I recently visited a friend, and we started chatting about our old childhood friendships. Growing up, I had few friends; those I did have were not the greatest . . .
I brought up one boy, Jack, who I’d considered my best friend from first through third grade. I hadn’t talked to him since high school. “I’m not sure what’s happened to him,” I said to my friend. “He could be dead for all I know.”
On a whim I looked up my old best friend on Facebook, and . . . yep, sure enough, he was dead.
I could tell Jack had passed from all the memorials and “miss you sooo much” posts on his Facebook wall. His mother had posted old photos of them together.
While sad, it was honestly not a huge surprise.
I first met Jack in first grade during the Boy Scouts’ yearly canned foods drive. We started talking because we happened to be wearing the same type of shoes that day. We began “play-bumping” into each other like some weird roughhousing. And just like that we were friends.
I distinctly remember my euphoric feelings back then: I have a best friend . . . a brother.
Things started out great with Jack. I walked with him to his house after school where my parents picked me up later. His little sister was a bit of a tagalong and cried like crazy when we didn’t include her in our bro time. Things were great between him and me — until his parents divorced.
It was a pretty nasty divorce, and Jack’s demeanor changed completely. He got more temperamental, mainly towards his sister. They got into huge screaming arguments in front of me, and even at 7 or 8 I felt so embarrassed to bear witness.
He behaved more poorly in school, including one incident with the teacher dragging him into the hallway and his screaming, “NO! NO! NOOOOOOO!”
Yeah . . . my best friend, I guess.
One time Jack beat his cat angrily with his fist. His mom (a rather cigarettey woman) acted super nice to me but berated Jack in front of me, always calling him by his first and middle name rather than his father’s last name. I guess I wanted to help comfort him, but the divorce was such a grown-up, “hush-hush” thing that his parents tried to keep from me as I just kept playing quietly with Jack.
I didn’t know what to do at that age. On top of that, Jack’s newly explosive behavior alienated me quite a bit.
We drifted apart, and by high school he had become a more deviant character with these crazy spider hair styles, and he’d also picked up his mother’s habit of smoking. Another friend told me he knew from mutual friends that Jack had died from a drug overdose last year. As I scrolled through his old Facebook he looked stereotypically druggie-like in all his photos, complete with tattoos and flipping off the camera.
Jack’s life had been a sad story, and I wonder how different our relationship would’ve been had his parents not divorced.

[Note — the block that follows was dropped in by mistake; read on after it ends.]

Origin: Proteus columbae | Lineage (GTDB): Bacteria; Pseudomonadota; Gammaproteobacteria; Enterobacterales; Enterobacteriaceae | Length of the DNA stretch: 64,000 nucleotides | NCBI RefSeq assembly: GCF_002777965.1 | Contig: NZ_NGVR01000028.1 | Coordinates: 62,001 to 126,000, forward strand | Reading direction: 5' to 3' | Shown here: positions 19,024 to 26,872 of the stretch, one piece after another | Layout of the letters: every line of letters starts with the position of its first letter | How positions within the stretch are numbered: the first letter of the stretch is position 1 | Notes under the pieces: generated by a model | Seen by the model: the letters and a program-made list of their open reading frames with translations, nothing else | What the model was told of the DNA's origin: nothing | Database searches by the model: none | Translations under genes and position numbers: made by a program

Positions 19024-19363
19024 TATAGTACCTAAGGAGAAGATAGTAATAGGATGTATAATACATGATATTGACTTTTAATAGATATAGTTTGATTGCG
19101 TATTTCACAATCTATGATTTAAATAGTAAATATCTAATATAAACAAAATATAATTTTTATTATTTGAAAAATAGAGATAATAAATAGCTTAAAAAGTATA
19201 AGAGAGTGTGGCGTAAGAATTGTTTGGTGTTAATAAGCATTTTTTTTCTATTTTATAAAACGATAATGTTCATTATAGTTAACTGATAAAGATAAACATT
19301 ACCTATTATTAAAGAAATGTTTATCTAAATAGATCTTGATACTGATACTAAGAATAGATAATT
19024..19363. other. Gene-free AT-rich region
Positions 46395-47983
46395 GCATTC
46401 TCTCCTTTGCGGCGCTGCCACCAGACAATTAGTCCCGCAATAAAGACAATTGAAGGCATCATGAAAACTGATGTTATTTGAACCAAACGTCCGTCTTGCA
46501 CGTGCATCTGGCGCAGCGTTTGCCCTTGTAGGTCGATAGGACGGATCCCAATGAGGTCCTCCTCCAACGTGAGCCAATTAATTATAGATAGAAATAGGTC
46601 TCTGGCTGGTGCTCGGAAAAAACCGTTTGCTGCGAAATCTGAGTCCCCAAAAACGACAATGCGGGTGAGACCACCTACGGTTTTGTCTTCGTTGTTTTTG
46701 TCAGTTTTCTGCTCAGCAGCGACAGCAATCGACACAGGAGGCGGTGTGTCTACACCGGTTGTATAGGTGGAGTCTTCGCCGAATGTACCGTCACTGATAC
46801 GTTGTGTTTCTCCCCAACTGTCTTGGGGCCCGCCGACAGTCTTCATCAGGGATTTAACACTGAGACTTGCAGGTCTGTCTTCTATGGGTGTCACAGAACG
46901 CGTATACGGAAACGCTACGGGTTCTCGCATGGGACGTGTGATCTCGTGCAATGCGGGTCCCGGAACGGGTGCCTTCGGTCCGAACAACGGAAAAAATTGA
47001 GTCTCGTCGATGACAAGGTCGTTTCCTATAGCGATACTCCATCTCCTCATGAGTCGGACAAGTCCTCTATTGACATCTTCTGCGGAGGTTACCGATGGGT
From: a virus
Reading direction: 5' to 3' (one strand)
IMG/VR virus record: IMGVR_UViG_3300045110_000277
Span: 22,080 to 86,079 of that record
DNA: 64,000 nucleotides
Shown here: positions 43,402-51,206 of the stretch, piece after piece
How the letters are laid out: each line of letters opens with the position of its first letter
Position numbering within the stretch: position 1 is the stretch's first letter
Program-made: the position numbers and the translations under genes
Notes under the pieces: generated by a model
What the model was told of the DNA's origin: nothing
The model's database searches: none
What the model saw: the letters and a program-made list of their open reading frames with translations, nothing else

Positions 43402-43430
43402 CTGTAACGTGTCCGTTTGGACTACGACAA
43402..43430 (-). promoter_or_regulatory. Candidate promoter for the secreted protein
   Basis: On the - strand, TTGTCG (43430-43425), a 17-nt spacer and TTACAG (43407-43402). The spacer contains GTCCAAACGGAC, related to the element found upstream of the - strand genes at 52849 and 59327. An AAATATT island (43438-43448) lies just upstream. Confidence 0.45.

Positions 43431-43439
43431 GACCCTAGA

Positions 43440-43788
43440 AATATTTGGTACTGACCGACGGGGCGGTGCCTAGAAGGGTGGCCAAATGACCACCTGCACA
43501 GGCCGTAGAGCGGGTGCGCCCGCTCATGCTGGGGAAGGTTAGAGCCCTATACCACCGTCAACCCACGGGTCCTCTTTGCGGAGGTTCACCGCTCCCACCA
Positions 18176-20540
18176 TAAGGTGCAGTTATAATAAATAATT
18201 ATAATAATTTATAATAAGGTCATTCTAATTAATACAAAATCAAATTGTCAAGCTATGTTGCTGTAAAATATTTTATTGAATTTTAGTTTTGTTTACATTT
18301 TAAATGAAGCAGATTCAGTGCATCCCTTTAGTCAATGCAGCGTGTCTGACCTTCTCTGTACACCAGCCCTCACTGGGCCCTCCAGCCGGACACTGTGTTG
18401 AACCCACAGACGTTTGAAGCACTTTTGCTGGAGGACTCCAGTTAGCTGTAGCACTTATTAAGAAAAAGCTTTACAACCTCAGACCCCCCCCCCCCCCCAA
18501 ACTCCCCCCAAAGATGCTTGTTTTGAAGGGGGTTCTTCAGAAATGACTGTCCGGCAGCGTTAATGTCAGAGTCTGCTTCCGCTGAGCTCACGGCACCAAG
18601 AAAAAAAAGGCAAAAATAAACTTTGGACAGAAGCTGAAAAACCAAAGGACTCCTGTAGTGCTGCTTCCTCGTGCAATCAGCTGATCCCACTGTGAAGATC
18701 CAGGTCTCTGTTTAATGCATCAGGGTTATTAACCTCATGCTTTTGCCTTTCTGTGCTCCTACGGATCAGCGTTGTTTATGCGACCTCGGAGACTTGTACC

Another boy named Wes shared a third grade class with me. He was my “first crush,” of sorts — a “bro crush” might be more accurate.
We looked similar with the same dark hair, eye colors, and height. Teachers kept mixing us up all the time. Lindsay Lohan’s Parent Trap had released around this time, and I entertained the idea that Wes and I were long lost twin brothers.
I loved the idea of him and me as family to escape my lonely only child existence. We never did connect as friends for some reason.
Like Jack, Wes also grew into a stereotypically deviant “druggie” with long hair, covered head-to-toe in tattoos and piercings. Ironically, he ended up working as the janitor at my church, though I never did talk to him.
Last year, Wes also died of a drug overdose.
Geez, I guess they need to fire the police officer who led the D.A.R.E. lessons at our school.
I often think of one other boy from my childhood, and thankfully he’s not dead and seems to be doing alright for himself. I met Danny in fourth grade, and things started off great and fun to hang out with him. On the other hand, he was rather obese and had an obnoxious obsession with farting (I mean, even more than the average 10-year-old boy).
Danny’s idea of a good time mostly revolved around computer games, computer games, and — oh yeah — computer games. He wasn’t exactly one to go on adventures with me. While he seemed to like having me around, he often belittled my interests like drawing, or my favorite shows, always saying, “Those things are way too immature. I’m into far more important things.”
It’s weird now imagining a 10-to-12-year-old boy saying that. We also drifted apart after a while, especially when he moved to a different high school. I wasn’t exactly torn up, as I’d grown disillusioned with Danny as I had with Jack, though maybe to a lesser degree.
I reconnected with Danny a couple times in my twenties. His attitude hadn’t changed much. All my interests and life updates were met with dull “…okay…” responses while he prattled on about all the jobs and promotions he’d attained.
Any further attempt to hang out again later was met with the “I’ll let you know” of doom.
I recently watched the Pixar movie, Luca. The friendship depicted between the two boys was based on the director’s own childhood friendship with a guy he still calls his best friend to this day.
I loved the movie, but it made my heart ache for a childhood friendship like that. None of my childhood friendships remotely resembled the one in the movie (and we didn’t exist as sea monsters either).
I don’t look back on my childhood friendships with nostalgia like the director of Luca looks back on his. My moments of childhood brotherhood were spoiled by harsh realities. These ghosts of friendships past cannot be changed, though I do try to make up for it today with my current friendships.
Even though I don’t particularly miss those old childhood friends, I do think of the ghosts that could’ve been as they haunt me still.
Did you have any close childhood friendships? Do those childhood friendships continue to this day, or did those childhood bonds drift away into adulthood?